Results First Initiative Saves NREPP from Obscurity
September 20, 2019
September 20, 2019
Exciting news for fans of NREPP, the evidence-based website that the Substance Abuse and Mental Health Services Administration (SAMHSA) shut down in 2018. The Pew-MacArthur Results First Initiative invested considerable time and effort to resurrect the NREPP website so that all of us can access the valuable information it contained.
The NREPP database can be found in the list of Clearinghouses included in the Results First Clearinghouse Database. Click on the image below to access the site:
Here is the message the team at the Results First Initiative sent out a few weeks ago, announcing the addition of the NREPP database:
“As many of you are aware, the Substance Abuse and Mental Health Services Administration (SAMHSA) National Registry of Evidence-based Programs and Practices (NREPP) was taken offline in August of 2018. While the Clearinghouse Database still contained NREPP programs, there had been no link to take users back to the source program page since SAMHSA’s decision. Over the last year, Results First has worked to restore users’ access to this information. We are happy to announce that as of August 2019, Results First has restored 80 percent of these links thanks to the Internet Archive’s Wayback Machine.
As with all programs, the link to NREPP programs is accessible by using the “Learn more” button. Where a link is not available, you will now see a gray button that says “Unavailable.”
While we are excited to be able to provide access to this valuable information once again, please keep in mind that NREPP is no longer operational, and therefore all program information and ratings are considered static as of January 2018, when the clearinghouse was discontinued.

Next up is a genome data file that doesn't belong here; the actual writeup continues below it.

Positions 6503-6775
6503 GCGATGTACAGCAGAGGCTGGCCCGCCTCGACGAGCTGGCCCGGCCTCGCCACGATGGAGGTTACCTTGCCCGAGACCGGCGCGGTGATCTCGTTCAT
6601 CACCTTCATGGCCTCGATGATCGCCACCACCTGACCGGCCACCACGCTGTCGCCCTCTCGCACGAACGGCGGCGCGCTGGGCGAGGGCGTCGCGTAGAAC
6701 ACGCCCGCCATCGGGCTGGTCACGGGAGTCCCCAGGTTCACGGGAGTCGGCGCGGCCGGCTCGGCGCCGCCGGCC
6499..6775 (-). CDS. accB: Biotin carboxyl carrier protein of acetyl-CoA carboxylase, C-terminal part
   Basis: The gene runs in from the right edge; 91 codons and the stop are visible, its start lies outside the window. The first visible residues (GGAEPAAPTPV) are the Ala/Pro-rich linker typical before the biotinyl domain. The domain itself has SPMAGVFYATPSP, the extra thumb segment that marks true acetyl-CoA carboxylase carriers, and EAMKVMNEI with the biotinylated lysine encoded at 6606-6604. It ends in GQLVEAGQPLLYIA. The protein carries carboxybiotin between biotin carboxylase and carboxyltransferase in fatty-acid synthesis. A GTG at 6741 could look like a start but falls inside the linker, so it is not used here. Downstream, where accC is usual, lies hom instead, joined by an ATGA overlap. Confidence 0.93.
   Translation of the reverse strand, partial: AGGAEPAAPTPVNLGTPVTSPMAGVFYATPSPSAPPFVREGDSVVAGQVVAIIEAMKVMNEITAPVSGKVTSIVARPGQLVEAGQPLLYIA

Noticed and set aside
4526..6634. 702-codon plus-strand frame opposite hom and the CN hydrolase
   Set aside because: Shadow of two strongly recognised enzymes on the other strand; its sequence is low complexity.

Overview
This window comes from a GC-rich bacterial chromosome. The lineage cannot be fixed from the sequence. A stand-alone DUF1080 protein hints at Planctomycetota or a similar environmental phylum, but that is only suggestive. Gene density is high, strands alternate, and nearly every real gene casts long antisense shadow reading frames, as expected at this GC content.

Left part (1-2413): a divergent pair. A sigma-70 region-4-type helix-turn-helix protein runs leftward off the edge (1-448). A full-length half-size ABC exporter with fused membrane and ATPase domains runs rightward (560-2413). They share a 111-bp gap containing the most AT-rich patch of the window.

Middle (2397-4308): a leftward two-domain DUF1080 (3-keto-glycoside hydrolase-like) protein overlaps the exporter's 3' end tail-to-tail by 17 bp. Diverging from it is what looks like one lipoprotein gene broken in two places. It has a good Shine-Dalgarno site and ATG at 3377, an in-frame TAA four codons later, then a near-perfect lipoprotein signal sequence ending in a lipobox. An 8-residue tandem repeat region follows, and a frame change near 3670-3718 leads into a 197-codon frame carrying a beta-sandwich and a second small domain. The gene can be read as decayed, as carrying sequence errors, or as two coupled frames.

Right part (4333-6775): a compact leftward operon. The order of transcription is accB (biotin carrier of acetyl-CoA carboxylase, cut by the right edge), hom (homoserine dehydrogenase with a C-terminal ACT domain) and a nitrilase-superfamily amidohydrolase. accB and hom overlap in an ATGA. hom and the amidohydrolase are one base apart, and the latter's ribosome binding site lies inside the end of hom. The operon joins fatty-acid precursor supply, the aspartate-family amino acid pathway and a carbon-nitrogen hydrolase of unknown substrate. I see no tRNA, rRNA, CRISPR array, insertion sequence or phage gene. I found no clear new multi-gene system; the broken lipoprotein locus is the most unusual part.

Okay, so clearly, Mara and the rest of the team at the Initiative are my new-found heroes. Not only does the resurrected NREPP website remind us of what an evidence-based repository should look like, it provides incentive to ask the hard questions of SAMHSA about how NREPP’s replacement, the Evidence-Based Practices Resource Center, is doing a better job (or not).
I will do that in a follow-up article. Stay tuned!
My passion is helping to shape policy and practice in children’s mental health. For the past 40 years, my journey as a mental health advocate has traveled from volunteering at a suicide and crisis center, professional roles as a therapist in an outpatient clinic, in-home family therapist, state mental health official, Board Chair for a county mental health program, and national reviewer of children’s mental health systems reform efforts. As the founder of the Children’s Mental Health Network (2009), I lead the Network’s efforts to grow a national online forum for the exchange of ideas on how to continually improve children’s mental health research, policy and practice.